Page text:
If you just look at the schedule of wins and losses, tonight's victory by the Portland Trail Blazers over the Indiana Pacers was a total mystery. Wasn't this the team that just lost to Cleveland and Washington at home, dropping 6 straight? Weren't they playing the best defensive team in basketball, a team on a 7 of 9 winning run?
If you understand how the Blazers lost their last half-dozen games the mystery was not so big. Portland's losing recipe was simple. Stand around in the halfcourt. Go one-on-one. Rely on talent over teamwork, individual heroics over execution. Don't communicate or help on defense. Let transition buckets slide. Throw in a few turnovers, the season-long crippling lack of scoring in the paint, opponents getting the upper hand in 50-50 situations, and pathetic bench scoring and winning becomes a near impossibility. Sure the final scores looked close, but anybody who watched the Blazers get down by 20 night after night and then put 14 minutes of actual work into a 48 minute game knew the real score.
Not so tonight. The Blazers came out in the very first quarter setting nice screens, moving without the ball, and hitting each other with passes for easy buckets at the rim. Indiana's bigs were bigger that Portland's. Had the Blazers gone against that wall one-on-one forced shots and opponent rebounds would have been the story. Move those bigs laterally, however, and all of a sudden larger looks slower. Plus you can't rebound a made shot.
Portland also forced turnovers from the Pacers...not a ton, 13 for the game. But instead of letting the pickpocket attack the defense alone for a tortured layup attempt in traffic, multiple Blazers ran out when the ball changed hands unexpectedly. All of a sudden those turnovers started generating precious easy shots.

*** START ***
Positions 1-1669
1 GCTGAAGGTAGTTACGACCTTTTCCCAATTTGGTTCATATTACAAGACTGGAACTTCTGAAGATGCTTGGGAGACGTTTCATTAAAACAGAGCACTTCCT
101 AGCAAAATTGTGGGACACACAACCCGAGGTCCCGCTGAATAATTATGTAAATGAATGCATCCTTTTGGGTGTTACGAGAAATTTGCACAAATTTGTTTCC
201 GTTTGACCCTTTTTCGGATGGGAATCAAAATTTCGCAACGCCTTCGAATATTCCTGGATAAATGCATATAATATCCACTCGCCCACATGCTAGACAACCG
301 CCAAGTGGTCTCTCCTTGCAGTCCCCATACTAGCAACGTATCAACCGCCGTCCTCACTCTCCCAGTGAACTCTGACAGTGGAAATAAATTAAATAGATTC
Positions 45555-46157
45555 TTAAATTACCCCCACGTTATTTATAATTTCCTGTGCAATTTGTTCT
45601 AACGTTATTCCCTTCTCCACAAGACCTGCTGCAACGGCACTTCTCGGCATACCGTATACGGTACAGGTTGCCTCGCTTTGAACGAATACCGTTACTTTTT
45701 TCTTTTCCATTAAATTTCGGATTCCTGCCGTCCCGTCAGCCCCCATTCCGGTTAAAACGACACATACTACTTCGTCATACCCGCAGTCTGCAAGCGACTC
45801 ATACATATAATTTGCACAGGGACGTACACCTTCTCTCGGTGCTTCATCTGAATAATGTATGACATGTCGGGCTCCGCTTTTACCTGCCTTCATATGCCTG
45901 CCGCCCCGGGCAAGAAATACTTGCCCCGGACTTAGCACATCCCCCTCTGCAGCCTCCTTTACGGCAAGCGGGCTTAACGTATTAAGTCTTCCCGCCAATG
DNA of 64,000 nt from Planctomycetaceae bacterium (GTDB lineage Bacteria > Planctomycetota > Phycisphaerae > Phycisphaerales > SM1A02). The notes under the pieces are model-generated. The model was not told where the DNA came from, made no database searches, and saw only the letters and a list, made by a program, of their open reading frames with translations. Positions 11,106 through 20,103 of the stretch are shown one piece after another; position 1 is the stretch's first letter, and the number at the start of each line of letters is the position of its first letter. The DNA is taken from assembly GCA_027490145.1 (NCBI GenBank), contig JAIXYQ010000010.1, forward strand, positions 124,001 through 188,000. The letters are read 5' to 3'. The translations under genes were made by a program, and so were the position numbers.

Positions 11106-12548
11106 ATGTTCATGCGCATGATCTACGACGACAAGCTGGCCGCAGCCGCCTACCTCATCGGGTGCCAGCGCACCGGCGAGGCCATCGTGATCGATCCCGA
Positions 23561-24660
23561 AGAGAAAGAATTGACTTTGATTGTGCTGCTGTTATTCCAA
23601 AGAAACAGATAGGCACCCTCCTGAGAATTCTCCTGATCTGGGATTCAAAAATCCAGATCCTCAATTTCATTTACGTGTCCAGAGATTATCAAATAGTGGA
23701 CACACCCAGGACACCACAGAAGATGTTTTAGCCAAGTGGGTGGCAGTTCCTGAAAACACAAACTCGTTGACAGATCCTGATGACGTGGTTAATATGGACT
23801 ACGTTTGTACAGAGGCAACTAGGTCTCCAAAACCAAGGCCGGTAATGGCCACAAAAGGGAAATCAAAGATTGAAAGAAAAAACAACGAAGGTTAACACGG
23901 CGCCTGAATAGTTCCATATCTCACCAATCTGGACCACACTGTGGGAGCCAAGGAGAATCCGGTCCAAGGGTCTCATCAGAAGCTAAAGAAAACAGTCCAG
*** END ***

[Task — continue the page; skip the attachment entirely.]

Not being fools, the Pacers decided to clog up the inside and prevent those nifty paint passes. Pressure then shifted to Portland's perimeter players. On a normal night that would mean plenty of three-pointers lofted. The Blazers attempted but 11 threes tonight, making only 2. Instead of going crazy for the long-range jumpers, the Blazers made the extra pass, watched for the Pacers to close, and blew right past them when they got into no-man's land. Pull up jumpers and halfcourt layups abounded. By the end of the game the Blazers had amassed 50 points in the paint.
Even Portland's bench was appropriately aggressive tonight, picking up on the tone set by the starters. They didn't take a ton of shots, nor did they score a ton of points. Between them they hit 8 of 14 attempts (57%) for 19 points. They also added 15 rebounds and only 3 turnovers.
Indiana's only chance of keeping up was returning the favor inside on their end. They started the game going through Roy Hibbert and found success. But as the game progressed, energy flagged, and Portland started doubling down and trying to swat the ball away from the Pacers bigs, Indiana just gave up. They got into a perimeter shooting contest with Portland on a night when the Blazers weren't shooting on the perimeter. The Pacers don't score much under the best of circumstances. This route was an unmitigated disaster for them. Portland's bigger defenders picked up occasional fouls on their counterparts, but outside of those rare opportunities Indy's scoring just dried up. They shot 37.5% from the field, scored only 34 in the paint, totaled 80.
Portland's final percentage from the floor? 56.4%. Against Indiana.